Is Laravel Frontend or Backend?

While Laravel does include certain front-end features, this framework’s primary focus is on the back end. Laravel’s functionalities, however, are not limited to any one frontend.

How Does Laravel Work?

Learn how Laravel handles requests, often known as the request lifecycle, to get a feel for the framework’s capabilities. As was previously said, Laravel is built on the Model-View-Controller pattern, which means that when a user makes a request, the controller will use it to get data from the model and then display that data in a view. The public/index.php file is the entry point for a Laravel application, and it is responsible for loading the framework and retrieving a new instance of the application when a request is received. The request is sent to the console kernel or the HTTP kernel when the application instance has been retrieved.

The kernel is responsible for specifying the middleware that requests must go through and a set of bootstrappers that conduct necessary activities before requests are handled. The application’s service providers must be loaded as part of the pre-handling process.

After a successful bootstrap and service provider registration, the request is handed off to the router, which either assigns the request to a route or forwards it to a controller. The router also executes any necessary route-specific middleware. Any answer from a route or controller method called after a request has gone through the necessary middleware and been processed will be sent back up the chain to the View.

Can you create a PWA with Laravel?

PWA allows you to deploy your web application on mobile and desktop devices. You don’t have to write a lot of line code in native platform-specific code.

You can create pwa with laravel in minutes by using Laravel PWA.

Step 1: Use the following command to install the package:

composer require ladumor/laravel-pwa

Step 2: In the provider section of the app.php config file, add Service Provide. If you installed it on Laravel 6 or later, you may skip this step.


Step 3: Facade should be added to the aliases section of the app.php config file. If you installed it on Laravel 6 or later, you may skip this step.

‘LaravelPwa’ => \Ladumor\LaravelPwa\LaravelPwa::class,

Step 4: I believe the installation is complete, and there is no need to run the following command to publish all assets.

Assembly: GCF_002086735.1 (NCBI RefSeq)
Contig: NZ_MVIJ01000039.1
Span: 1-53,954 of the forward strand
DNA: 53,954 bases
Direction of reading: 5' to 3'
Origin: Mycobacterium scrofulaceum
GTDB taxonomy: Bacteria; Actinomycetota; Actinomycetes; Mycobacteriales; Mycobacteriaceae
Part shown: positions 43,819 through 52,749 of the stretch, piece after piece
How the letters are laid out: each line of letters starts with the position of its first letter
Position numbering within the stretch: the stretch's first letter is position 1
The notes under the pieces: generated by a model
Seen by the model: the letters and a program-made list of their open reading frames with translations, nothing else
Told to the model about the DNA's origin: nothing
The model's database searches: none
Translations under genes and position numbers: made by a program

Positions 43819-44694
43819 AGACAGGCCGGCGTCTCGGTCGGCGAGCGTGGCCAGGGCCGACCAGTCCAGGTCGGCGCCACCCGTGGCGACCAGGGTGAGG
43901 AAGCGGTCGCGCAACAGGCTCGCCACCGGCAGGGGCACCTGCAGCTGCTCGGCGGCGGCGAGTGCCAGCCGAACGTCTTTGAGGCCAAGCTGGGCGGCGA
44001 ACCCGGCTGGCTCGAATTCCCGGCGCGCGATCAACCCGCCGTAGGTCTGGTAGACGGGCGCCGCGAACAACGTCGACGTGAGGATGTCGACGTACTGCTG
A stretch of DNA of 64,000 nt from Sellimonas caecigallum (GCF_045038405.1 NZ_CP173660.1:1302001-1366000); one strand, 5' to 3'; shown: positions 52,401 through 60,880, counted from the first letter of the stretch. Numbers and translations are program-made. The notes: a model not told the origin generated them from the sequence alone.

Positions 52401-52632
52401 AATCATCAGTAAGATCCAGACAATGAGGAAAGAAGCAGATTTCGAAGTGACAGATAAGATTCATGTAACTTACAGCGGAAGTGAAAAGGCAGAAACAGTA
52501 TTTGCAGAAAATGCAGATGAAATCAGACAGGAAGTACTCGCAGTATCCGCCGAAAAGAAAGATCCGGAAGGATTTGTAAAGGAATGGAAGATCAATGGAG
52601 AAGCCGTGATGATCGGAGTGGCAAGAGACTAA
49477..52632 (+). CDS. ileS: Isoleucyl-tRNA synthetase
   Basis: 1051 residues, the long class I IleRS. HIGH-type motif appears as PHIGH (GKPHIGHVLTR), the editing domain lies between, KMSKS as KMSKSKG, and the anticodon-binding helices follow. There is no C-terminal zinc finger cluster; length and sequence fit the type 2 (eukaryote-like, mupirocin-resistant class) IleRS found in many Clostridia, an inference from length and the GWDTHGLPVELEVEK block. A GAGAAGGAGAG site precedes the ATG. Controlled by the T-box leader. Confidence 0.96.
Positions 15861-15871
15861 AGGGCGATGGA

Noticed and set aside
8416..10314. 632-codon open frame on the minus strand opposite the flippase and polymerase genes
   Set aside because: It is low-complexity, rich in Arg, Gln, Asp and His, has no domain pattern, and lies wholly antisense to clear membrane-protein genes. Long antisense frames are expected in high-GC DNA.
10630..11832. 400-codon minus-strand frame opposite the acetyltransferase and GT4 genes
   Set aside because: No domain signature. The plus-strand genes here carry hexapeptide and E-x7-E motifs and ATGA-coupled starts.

php artisan laravel-pwa:publish

Step 5: Do not skip this step. You have now made all of your assets public. In order to finish your main blade file, you must now connect all of its components. like as app.blade.php

Insert the following into the header of the primary blade file.

<!– PWA  –>

<meta name=”theme-color” content=”#6777ef”/>

<link rel=”apple-touch-icon” href=”{{ asset(‘logo.PNG’) }}”>

<link rel=”manifest” href=”{{ asset(‘/manifest.json’) }}”>

Before closing the body, add the following code to the root blade file:

<script src=”{{ asset(‘/sw.js’) }}”>



    if (!navigator.serviceWorker.controller) {


    then(function (reg) {

            console.log(“Service worker has been registered for scope: ” + reg.scope);




If you’d rather set it up yourself than use this package, this article will show you how to do so.

Laravel Developers

What Are the Benefits of Creating PWA Using the Laravel Framework?

Because of PWA’s excellent performance, rapid loading speed, and code reusability, you may take advantage of Laravel’s comprehensive set of framework capabilities.

In addition, you benefit from:

  • Enjoyable User Experience (UX) across Device Types
  • We deploy your programme in both online and offline configurations.
  • Without an internet connection, your app may still send and receive push notifications.
  • It can accommodate a lot of machinery and is easy to set up.
  • With reduced footprint, it can easily manage heavy CPU demands.

The goal of this blog is to give extensive, step-by-step instructions for converting your create pwa with laravel.

You may like this: 

Converting Your App to a PWA with Laravel: A Step-by-Step Guide

Follow this fast approach to make your Laravel app a PWA. Within minutes after finishing the final procedure, you will be able to launch your progressive web app.

Step 1: Deploy Server

You must first launch the Laravel development services to get started. Please make sure that neither NPM nor BrowserSync is being used. For setting up the server.

php artisan serve

NOTE: When using NPM or BrowserSync to deploy the development server, the PWA fails to function. Reason being that BrowserSync is hosted on a virtual machine. This means that although the service worker will register a different URL, the manifest will register the virtual host. Therefore, the installation option does not appear in the browser.

Step 2: Install the Composer Package

Put in the Laravel PWA bundle. Getting this far is already an impressive feat.

Need Silvio Leite/LaravelPwa When Composing

Make available its resources and setup file after installation.